Critical Discussion on Migration, Education, Trade, Climate Change & More on the CHOGM & CYF MenuMary-Jean Nleya
Day two of #CHOGM2018 reached a crescendo at the Queen Elizabeth II Centre on 17 April 2018 when the day’s activities were opened with a musical performance encompassing the diversity of the Commonwealth. Following the instrumental rendition, representing Commonwealth states, was a joint-forum plenary with the following speakers: Prime Minister of the UK Theresa May, Microsoft founder and Co-Chair of the Bill and Melinda Gates Foundation Bill Gates, Secretary-General of the Commonwealth Patricia Scotland, Prime Minister of Jamaica Andrew Holness and the panel was moderated by the BBC’s Zeinab Badawi.
The topics that were covered by the esteemed speakers varied from tackling communicable diseases, to security challenges, ways to deliver a fairer, sustainable and prosperous Commonwealth and more. The Commonwealth takes place upon the backdrop of the Windrush Generation issue in the UK, where a number of individuals with a Commonwealth Caribbean background and who migrated to the UK between the years 1948 and 1971 face the threat of deportation. It was reported on April 15 that a meeting was requested by representatives from Caribbean countries with Prime Minister Theresa May, but that request was not immediately granted. A meeting was later convened between the UK Prime Minister and Caribbean leaders at 10 Downing Street where it is reported that the UK Prime Minister apologised to Caribbean leaders over the Windrush deportation storm.
At the joint-forum plenary session during CHOGM 2018 saw the Prime Minister of Jamaica Andrew Holness also directly address the Windrush deportation matter. He introduced the subject of migration when he said: “Migration of persons affects smaller countries most.” He later went on to state that people who contributed to the UK and who are later prohibited from claiming it as their own need to be treated fairly and that it “is only fair to do so”. Holness provided a developing country-perspective to the joint-plenary dialogue.
Issues of migration were not the only topics covered. Secretary-General Patricia Scotland in her own remarks asserted: “The Commonwealth is not joined together by treaty, but by will.” Whereas Prime Minister Theresa May’s remarks touched on matters concerning the grievous use of chemical weapons in Syria, free and fair trade among Commonwealth nations, cyber security, and youth unemployment. She said: “We cannot allow the use of chemical weapons to become normalised – either within Syria, or on the streets of the UK or elsewhere” May pledged to improve education and also tackle malaria across the Commonwealth. Prime Minister May further highlighted: “If the Commonwealth is to speak with one voice, the world has no choice but to listen [and as a result] the Commonwealth can inspire the world and change the world.”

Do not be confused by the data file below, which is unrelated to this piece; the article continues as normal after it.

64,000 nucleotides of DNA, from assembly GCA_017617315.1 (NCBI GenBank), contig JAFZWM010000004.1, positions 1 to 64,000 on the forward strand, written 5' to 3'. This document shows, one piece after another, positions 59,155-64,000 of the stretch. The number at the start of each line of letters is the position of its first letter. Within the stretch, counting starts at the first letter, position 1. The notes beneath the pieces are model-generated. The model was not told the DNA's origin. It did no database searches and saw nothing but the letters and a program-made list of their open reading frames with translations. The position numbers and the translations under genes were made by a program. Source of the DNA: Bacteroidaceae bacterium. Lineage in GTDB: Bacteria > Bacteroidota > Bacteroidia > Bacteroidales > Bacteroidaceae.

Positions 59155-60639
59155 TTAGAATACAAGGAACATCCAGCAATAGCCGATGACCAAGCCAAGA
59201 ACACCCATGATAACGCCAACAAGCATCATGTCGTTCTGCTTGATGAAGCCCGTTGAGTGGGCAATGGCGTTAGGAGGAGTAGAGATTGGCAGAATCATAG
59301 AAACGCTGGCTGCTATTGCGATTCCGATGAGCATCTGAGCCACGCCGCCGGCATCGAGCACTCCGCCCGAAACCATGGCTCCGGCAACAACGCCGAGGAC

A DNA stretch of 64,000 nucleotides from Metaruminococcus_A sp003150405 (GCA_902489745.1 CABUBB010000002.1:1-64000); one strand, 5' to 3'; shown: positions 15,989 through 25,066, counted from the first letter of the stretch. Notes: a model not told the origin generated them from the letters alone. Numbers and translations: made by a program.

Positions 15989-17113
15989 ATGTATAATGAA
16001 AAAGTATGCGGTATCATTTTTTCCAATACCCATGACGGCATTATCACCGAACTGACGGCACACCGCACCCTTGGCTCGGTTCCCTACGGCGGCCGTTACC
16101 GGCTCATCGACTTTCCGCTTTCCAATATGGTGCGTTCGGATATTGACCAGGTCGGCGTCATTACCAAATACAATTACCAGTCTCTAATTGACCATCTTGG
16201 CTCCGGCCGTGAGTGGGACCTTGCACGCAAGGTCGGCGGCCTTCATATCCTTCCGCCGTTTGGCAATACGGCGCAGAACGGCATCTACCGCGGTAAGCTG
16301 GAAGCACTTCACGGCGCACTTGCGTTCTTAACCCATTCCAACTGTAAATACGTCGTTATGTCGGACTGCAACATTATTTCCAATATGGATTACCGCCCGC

Bill Gates spoke on themes of youth empowerment, shared prosperity, and sharing best practices to tackle global challenges such as preventing communicable diseases. He said: “The best practices of the nations gathered if adopted worldwide would revolutionise the entire world and help us solve many of our top problems.”
In the subsequent Youth Forum plenary session, former Prime Minister of New Zealand Helen Clark spoke on sustainability and climate change. Clark highlighted how in different ages, there are significant challenges with which the youth should engage and tackle. She said that in this generation (in the 21stcentury), young people should engage with the sustainability challenge. She emphasised that young people should support leaders who are taking active strides to “walk the talk” on climate change and who are implementing actual policies to achieve such aims.
This is a snapshot of the eventful day two. Day three is set for April 18 when CHOGM 2018 and the various forums (including the Commonwealth Youth Forum) will continue.